Create responsive SVG image maps

Dudley Storey revitalises the traditional image map with scalable vector graphics (SVG) to create responsive image maps using transition effects.

Screencast created by Tuts+Premium in association with net magazine and Creative Bloq.

Image maps have a very long history on the web, gaining immediate popularity after they were featured in early versions of HTML. The use of this particular kind of visual navigation has declined in recent years due, in part, to the fact that the 'hotspot' interface areas of image maps were defined in pixels.

This made them both difficult and tedious to build, while the result of this process was non-responsive: if the image in the image map is resized, the associated hyperlinks drift out of registration with the underlying visual elements, making navigation a case of hunting, clicking and luck. This makes traditional image maps inappropriate for modern mobile website design, yet they remain a valuable user interface pattern, especially for interactive diagrams and geographical locations.

With a little cleverness, we can use the power of SVG to improve upon the image map, while eliminating the drawbacks of the traditional version.

Advantages of SVG

SVG doesn't suffer from a registration issue because the format has its own internal viewport system. So long as the file is set up correctly, bitmap images and polygon points in an SVG document will scale and move relative to each other, preserving the integrity of navigational linked hotspots. At the same time, SVG is a vector format that will remain 'perfect' no matter what size it's scaled to. We can also combine the features of SVG and CSS3 to create powerful transition effects in the reborn image map, which is something that was impossible to do in the traditional version.

To illustrate this, we'll use a geographical map as the basis for our image map. Such images also have the advantage of being freely available: Wikipedia has maps of every country in SVG format as does Régis Freyd's MapsIcon project. For this example, I'll use a map of my adopted country of Canada, simplified down to the western provinces for the sake of clarity.

Generally speaking, complex modifications to an SVG file are best left to a vector illustration tool, which can manipulate the file graphically. Today, most such tools support the SVG format.

Cleaning up the code

Exported from Illustrator, the code of the SVG file will look something like this:

<?xml version="1.0" encoding="utf-8"?>
<!-- Generator: Adobe Illustrator 15.0.0, SVG Export Plug-In
SVG Version: 6.00 Build 0) -->
<!DOCTYPE svg PUBLIC "-//W3C//DTD SVG 1.1//EN"
"http://www.w3.org/Graphics/SVG/1.1/DTD/svg11.dtd">
<svg version="1.1" id="Layer_1" xmlns="http://www.w3.org/2000/svg"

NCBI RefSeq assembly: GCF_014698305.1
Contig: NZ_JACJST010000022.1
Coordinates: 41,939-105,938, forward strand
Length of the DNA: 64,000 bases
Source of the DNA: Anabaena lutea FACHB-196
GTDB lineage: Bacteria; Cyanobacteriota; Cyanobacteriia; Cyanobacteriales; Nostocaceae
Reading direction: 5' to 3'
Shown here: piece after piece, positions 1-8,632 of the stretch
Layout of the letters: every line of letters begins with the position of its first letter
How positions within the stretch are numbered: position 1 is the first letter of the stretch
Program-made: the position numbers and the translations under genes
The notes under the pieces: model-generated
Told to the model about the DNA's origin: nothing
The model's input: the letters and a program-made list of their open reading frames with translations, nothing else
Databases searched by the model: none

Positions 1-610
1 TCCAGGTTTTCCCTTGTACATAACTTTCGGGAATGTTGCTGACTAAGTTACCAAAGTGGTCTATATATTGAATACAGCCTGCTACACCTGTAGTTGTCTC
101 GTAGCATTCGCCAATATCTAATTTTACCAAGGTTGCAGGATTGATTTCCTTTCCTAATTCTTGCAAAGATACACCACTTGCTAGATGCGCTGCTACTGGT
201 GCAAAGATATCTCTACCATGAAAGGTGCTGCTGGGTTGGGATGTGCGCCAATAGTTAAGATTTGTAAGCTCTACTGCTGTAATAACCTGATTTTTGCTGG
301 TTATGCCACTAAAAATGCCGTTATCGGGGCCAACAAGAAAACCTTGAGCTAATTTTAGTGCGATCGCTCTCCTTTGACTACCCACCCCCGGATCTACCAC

xmlns:xlink="http://www.w3.org/1999/xlink" x="0px" y="0px"
width="560.972px" height="400.48px"
viewBox="-4.872 578.6 560.972 400.48"
enable-background="new -4.872 578.6 560.972 400.48"
xml:space="preserve">
<g id="Canada" transform="translate(-959.79,0.708441)">
<path id="CA-AB" fill="#D3D3D3" d="M1321.652,944…
…
</g>
</svg>

It's straightforward to clean up the code: remove comments, prolog, doctype as well as any attributes we don't need. That turns the code into this:

<svg version="1.1" xmlns="http://www.w3.org/2000/svg"
xmlns:xlink=http://www.w3.org/1999/xlink
viewBox="-4.872 578.6 560.972 400.48">
<g id="Canada" transform="translate(-959.79,0.708441)">
<path id="CA-AB" d="M1321.652,944…
</g>
</svg>

It's then easier to add links and images to the code.

Images courtesy of laszlo-photo, hern42 and mybulldog (Flickr) via a Creative Commons licence

Linking the SVG shapes

Links in SVG are written in the same way in HTML, with the addition of an xlink prefix to href attribute:

<a xlink:href="http://travelalberta.com">
<path id="CA-AB" d="M1321.652,944…
</a>

After linking each path, look at the SVG file in a browser: the exact outline of the Alberta province becomes the hotspot area of the associated link, and scales with the document and viewport window.

Integrating SVG into a web page

There are several ways to integrate interactive SVG into a web page: as an object, an iframe, or with the code added directly into the page. We'll use the latter. Copy and paste the edited SVG code like so:

<body>
<h1>Imagemaps Redux</h1>
<svg version="1.1" xmlns="http://www.w3.org/2000/svg"
xmlns:xlink=http://www.w3.org/1999/xlink
viewBox="-4.872 578.6 560.972 400.48">
<g id="Canada" transform="translate(-959.79,0.708441)">
<path id="CA-AB" d="M1321.652,944…
</g>
</svg>
…
</body>

Currently, the SVG document takes up the entire space of the viewport, and the paths are filled with black. Let's change that while adding to the interactivity of the linked areas. In the host HTML document's embedded style, or in a stylesheet linked to the document, add the following:

svg { height: 50vw; }
path { fill: #d3d3d3; transition: .6s fill; }